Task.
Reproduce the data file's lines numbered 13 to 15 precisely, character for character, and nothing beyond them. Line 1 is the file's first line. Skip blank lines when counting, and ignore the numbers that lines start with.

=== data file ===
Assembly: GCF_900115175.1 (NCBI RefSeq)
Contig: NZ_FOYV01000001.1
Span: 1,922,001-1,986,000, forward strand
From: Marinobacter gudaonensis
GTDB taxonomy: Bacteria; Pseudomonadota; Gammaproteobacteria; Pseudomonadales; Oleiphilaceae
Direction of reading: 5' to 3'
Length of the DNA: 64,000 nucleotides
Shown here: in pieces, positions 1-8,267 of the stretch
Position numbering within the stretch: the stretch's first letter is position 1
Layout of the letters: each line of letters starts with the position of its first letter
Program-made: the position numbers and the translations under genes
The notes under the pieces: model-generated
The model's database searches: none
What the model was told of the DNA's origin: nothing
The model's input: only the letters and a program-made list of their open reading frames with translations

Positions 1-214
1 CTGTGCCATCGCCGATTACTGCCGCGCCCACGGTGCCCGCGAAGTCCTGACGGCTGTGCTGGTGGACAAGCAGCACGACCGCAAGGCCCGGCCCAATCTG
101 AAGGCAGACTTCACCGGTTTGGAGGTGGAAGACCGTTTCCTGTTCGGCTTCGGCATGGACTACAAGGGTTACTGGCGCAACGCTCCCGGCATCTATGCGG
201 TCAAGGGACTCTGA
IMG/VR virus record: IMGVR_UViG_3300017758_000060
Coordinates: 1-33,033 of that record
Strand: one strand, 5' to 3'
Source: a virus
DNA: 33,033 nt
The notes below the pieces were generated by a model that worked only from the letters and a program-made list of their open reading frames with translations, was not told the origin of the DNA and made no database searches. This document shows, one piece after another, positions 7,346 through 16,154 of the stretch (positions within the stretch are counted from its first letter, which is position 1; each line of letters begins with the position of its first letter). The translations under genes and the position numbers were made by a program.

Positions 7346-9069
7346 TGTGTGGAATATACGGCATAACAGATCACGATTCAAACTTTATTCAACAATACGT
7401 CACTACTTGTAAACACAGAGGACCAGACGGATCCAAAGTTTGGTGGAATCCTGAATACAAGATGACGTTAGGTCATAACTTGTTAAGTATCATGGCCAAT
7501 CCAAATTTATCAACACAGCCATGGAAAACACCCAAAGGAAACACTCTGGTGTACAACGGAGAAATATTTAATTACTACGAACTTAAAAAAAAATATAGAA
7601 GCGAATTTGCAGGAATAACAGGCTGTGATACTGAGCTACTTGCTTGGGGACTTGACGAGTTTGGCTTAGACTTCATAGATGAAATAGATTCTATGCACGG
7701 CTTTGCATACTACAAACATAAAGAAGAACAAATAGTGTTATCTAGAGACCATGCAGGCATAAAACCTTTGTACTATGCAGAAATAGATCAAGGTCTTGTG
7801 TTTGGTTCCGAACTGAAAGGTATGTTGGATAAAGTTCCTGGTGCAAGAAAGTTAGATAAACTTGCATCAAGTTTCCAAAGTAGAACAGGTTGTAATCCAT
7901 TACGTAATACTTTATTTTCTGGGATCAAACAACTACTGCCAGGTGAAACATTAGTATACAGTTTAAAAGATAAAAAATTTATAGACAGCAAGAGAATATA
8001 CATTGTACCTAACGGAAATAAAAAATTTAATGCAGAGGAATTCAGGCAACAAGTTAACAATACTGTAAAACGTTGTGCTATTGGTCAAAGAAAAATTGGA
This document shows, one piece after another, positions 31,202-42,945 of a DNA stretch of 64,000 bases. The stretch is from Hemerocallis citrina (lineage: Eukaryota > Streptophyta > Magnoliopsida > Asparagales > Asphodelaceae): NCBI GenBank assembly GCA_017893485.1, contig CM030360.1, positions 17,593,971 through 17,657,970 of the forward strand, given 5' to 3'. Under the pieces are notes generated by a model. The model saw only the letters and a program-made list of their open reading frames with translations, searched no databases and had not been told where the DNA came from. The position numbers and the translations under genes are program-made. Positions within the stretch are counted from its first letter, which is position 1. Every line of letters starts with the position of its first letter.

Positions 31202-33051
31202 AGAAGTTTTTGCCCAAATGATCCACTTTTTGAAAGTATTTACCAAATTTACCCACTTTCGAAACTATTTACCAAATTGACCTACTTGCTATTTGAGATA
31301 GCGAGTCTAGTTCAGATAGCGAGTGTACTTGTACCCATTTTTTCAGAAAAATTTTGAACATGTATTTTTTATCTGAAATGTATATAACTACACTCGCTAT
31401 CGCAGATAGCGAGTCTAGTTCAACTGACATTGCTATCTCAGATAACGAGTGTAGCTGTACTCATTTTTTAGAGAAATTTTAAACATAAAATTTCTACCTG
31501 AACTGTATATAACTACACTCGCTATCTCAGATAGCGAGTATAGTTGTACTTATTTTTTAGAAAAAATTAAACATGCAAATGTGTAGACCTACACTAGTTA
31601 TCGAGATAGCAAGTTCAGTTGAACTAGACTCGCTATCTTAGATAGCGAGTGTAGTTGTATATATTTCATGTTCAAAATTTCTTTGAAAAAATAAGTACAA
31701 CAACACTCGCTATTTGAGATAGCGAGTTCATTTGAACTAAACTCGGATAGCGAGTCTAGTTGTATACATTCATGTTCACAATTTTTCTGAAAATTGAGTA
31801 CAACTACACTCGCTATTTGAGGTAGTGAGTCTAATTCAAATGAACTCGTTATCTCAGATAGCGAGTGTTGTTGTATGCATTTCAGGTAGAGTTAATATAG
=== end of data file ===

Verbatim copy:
The model's database searches: none
What the model was told of the DNA's origin: nothing
The model's input: only the letters and a program-made list of their open reading frames with translations